Vietnam’s plan to sell its Saigon Beer Alcohol Beverage Corp. stake in tranches may help the government extract the best price after the brewer’s market value surged to $7 billion.
The phased-sale will be one way for the government to get “maximum valuation” for its 90 percent holding in the company, also known as Sabeco, according to Javier Gonzalez Lastra, a London-based analyst at Berenberg. The government expects to sell the first of three slices of its holding in the country’s biggest brewer in the fourth quarter, according to people familiar with the matter.
“Whoever gets the first tranche will have probably paid very high,” said Lastra. “You will be happy to pay a huge premium just to put yourself at the front of the queue, and if you got the first and second tranche, there’s nobody that’s going to come and just beat you out for the third tranche to have a minority stake.”
Heineken NV, Anheuser-Busch InBev NV and Japan’s Asahi Group Holdings Ltd. are among about half a dozen foreign companies that have shown interest in a stake in Sabeco. An expanding Vietnamese middle class and youthful population helped drive a 300 percent surge in beer demand since 2002, according to Euromonitor.
By looking to sell in portions, Vietnam is banking on the fact that beer demand will continue to rise, said Thomas Jastrzab, an analyst at Bloomberg Intelligence in Hong Kong.
The government is expected to approve Sabeco’s plan by the middle of next month, said the people, who asked not to be identified because the information is not yet public. Additional sales of stakes in the company may take place through 2018, they said. Sabeco’s Chairman Vo Thanh Ha wasn’t immediately available for comment.
Nguyen Trong Dung, vice chairman of the government’s national steering committee for enterprises renewal and development, said a decision hasn’t been made on the Sabeco plan and declined to comment on benefits of selling the stake in multiple tranches.
Shares of Ho Chi Minh City-based Sabeco have more than doubled since listing in December on expectations of a stake sale. Its price-to-earnings ratio is 36, compared with about 20 for Carlsberg A/S, the Danish brewer that owns a stake in Hanoi Beer Alcohol Beverage Corp.; Heineken has a multiple of about 25 times and Asahi Group 22.
“Sabeco is quite expensive, since the Vietnam beer market is only expected to grow 6 percent this year,” said Tran Nhat Trung, a Ho Chi Minh City-based analyst at ACB Securities Co. “But it may still be attractive, especially to the Japanese companies, since they face the negative-interest-rate economy back home.”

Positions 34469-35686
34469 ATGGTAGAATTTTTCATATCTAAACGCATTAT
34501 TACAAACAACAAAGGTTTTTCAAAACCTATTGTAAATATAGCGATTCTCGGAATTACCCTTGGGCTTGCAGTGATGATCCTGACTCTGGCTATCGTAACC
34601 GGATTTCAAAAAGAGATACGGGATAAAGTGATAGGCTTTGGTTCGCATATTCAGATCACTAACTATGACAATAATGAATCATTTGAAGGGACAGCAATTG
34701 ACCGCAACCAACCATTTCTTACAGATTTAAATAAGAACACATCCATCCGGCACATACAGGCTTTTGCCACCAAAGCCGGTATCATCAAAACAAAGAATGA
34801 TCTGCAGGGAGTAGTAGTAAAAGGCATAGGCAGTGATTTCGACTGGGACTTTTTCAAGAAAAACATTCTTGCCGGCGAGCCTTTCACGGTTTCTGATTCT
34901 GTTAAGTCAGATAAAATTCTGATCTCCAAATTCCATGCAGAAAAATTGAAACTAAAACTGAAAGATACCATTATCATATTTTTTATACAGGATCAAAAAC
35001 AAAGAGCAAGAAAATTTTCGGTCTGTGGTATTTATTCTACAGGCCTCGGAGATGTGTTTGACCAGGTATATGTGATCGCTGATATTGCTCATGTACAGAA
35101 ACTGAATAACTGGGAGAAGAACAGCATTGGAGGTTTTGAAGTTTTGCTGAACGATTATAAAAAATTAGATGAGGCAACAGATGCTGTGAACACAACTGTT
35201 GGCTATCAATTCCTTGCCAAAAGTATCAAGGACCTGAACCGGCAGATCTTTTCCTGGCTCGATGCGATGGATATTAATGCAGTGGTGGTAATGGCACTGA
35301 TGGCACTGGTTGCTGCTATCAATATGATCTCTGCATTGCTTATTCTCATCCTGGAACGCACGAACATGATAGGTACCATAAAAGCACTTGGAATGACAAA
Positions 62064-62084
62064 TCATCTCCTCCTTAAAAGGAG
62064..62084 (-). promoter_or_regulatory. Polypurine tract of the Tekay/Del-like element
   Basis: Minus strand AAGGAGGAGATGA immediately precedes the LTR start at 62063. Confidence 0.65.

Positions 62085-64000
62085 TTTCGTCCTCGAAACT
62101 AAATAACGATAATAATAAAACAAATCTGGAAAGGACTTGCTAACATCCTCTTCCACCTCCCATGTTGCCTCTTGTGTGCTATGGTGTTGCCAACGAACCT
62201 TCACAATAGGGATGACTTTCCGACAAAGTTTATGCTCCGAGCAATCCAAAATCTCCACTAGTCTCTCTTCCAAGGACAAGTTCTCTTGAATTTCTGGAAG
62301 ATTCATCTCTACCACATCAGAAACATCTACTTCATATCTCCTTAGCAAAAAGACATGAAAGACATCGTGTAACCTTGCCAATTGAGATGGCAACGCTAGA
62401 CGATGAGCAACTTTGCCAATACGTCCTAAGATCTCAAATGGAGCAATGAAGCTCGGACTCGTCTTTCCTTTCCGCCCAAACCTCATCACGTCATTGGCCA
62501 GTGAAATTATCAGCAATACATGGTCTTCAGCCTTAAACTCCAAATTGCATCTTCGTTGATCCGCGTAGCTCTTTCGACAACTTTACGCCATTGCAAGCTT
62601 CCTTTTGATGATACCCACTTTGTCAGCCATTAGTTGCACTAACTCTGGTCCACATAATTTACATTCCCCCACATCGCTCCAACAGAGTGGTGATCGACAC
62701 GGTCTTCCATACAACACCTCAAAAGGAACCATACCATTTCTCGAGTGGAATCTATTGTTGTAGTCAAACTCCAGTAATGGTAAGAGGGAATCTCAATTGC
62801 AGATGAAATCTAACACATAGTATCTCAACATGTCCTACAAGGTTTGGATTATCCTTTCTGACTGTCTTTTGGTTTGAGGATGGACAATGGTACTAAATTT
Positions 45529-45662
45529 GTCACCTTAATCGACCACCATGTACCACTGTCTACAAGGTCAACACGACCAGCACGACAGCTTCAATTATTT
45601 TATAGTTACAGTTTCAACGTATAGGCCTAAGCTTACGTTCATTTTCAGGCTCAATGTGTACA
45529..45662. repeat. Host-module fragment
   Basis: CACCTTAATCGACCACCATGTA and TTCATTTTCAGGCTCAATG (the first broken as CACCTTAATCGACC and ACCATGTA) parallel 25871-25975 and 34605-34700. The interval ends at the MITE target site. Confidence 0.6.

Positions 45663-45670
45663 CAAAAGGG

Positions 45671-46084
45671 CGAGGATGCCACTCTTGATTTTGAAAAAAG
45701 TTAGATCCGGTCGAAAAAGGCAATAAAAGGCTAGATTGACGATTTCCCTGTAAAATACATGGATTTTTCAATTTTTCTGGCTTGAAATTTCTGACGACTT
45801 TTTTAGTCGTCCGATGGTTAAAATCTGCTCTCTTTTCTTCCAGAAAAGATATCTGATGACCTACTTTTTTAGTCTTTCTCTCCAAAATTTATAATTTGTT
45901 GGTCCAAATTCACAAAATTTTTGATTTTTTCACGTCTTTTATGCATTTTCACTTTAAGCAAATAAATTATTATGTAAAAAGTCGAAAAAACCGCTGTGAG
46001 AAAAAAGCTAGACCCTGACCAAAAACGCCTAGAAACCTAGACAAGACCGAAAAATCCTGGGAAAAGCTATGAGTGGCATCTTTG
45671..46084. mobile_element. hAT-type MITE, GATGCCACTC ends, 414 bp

Sabeco’s shares have climbed 28 percent this year through Tuesday, compared with the 19 percent gain in the benchmark Vietnam Ho Chi Minh Stock Index. The stock dropped as much as 1.2 percent in Ho Chi Minh City trading Wednesday.
A risk of selling the Sabeco stake in more than one tranche would be if Vietnamese beer demand slumps, reducing the valuation for the second and third tranches, Jastrzab said.
Vietnam’s per-capita beer consumption will reach 40.6 liters (11 gallons) this year, making it the biggest consumer of the amber fluid in Southeast Asia, according to Euromonitor. Heineken and Carlsberg are fighting for market share in the country as international brewers seek to expand their Asian presence through acquisitions. Anheuser-Busch InBev bought South Korea’s Oriental Brewery Co. for $5.8 billion in 2014, while Heineken purchased Singapore’s Asia Pacific Breweries two years before that.
Sabeco, the maker of Saigon Beer and 333 Beer, had a 40 percent share of its domestic market in 2016 and has the capacity to produce more than 1.8 billion liters of beer a year, according to the company’s annual report.
The Vietnamese government, which needs billions of dollars in infrastructure investments for highways to airports, is stepping up efforts to cut its holdings in state-owned firms in a bid to narrow its budget deficit. The country plans to privatize 137 state-owned companies through 2020 and expects to complete the process in 40 of them this year.
Companies and investors will wait to see the terms of the Sabeco sale.
“In order to maximize Sabeco’s valuation, the seller will have to give exclusive rights to acquire the remaining two tranches to the first-tranche buyer,” said Yeongmin Gil, managing partner at South Korean law firm Shin & Kim’s Ho Chi Minh City office. “Otherwise, nobody wants to buy the first slice, if the buyer wants to be a controlling shareholder of Sabeco.” – Bloomberg